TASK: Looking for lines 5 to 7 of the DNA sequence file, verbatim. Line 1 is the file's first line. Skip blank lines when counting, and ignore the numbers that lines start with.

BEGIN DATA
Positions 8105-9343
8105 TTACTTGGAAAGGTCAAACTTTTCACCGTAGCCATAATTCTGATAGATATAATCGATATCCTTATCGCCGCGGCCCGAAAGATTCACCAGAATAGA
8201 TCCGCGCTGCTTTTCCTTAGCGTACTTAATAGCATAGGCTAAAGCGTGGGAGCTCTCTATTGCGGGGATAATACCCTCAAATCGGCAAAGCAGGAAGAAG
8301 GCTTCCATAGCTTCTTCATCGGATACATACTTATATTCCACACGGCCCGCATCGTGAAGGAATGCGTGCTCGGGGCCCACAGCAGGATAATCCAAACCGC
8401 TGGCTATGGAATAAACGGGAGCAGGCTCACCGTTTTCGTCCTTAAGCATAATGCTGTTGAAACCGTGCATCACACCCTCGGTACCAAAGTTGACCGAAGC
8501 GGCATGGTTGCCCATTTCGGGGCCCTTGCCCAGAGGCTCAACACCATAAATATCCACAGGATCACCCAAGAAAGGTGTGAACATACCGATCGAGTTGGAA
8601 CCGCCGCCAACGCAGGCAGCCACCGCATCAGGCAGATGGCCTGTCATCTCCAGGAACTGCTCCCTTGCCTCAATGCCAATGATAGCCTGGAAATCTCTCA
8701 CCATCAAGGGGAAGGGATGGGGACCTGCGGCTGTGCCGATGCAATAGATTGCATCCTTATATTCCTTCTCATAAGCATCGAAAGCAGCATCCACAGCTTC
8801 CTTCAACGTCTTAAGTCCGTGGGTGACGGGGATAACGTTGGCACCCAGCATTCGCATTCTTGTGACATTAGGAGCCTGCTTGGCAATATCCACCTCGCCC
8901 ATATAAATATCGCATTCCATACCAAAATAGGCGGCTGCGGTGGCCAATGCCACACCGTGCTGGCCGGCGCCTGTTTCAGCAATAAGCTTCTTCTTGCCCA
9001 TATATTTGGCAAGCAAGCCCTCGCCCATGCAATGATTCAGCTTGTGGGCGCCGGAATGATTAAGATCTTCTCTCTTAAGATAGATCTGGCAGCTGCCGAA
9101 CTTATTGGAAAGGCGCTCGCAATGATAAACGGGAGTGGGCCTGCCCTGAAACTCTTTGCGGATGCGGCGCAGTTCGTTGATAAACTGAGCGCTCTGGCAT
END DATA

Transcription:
8401 TGGCTATGGAATAAACGGGAGCAGGCTCACCGTTTTCGTCCTTAAGCATAATGCTGTTGAAACCGTGCATCACACCCTCGGTACCAAAGTTGACCGAAGC
8501 GGCATGGTTGCCCATTTCGGGGCCCTTGCCCAGAGGCTCAACACCATAAATATCCACAGGATCACCCAAGAAAGGTGTGAACATACCGATCGAGTTGGAA
8601 CCGCCGCCAACGCAGGCAGCCACCGCATCAGGCAGATGGCCTGTCATCTCCAGGAACTGCTCCCTTGCCTCAATGCCAATGATAGCCTGGAAATCTCTCA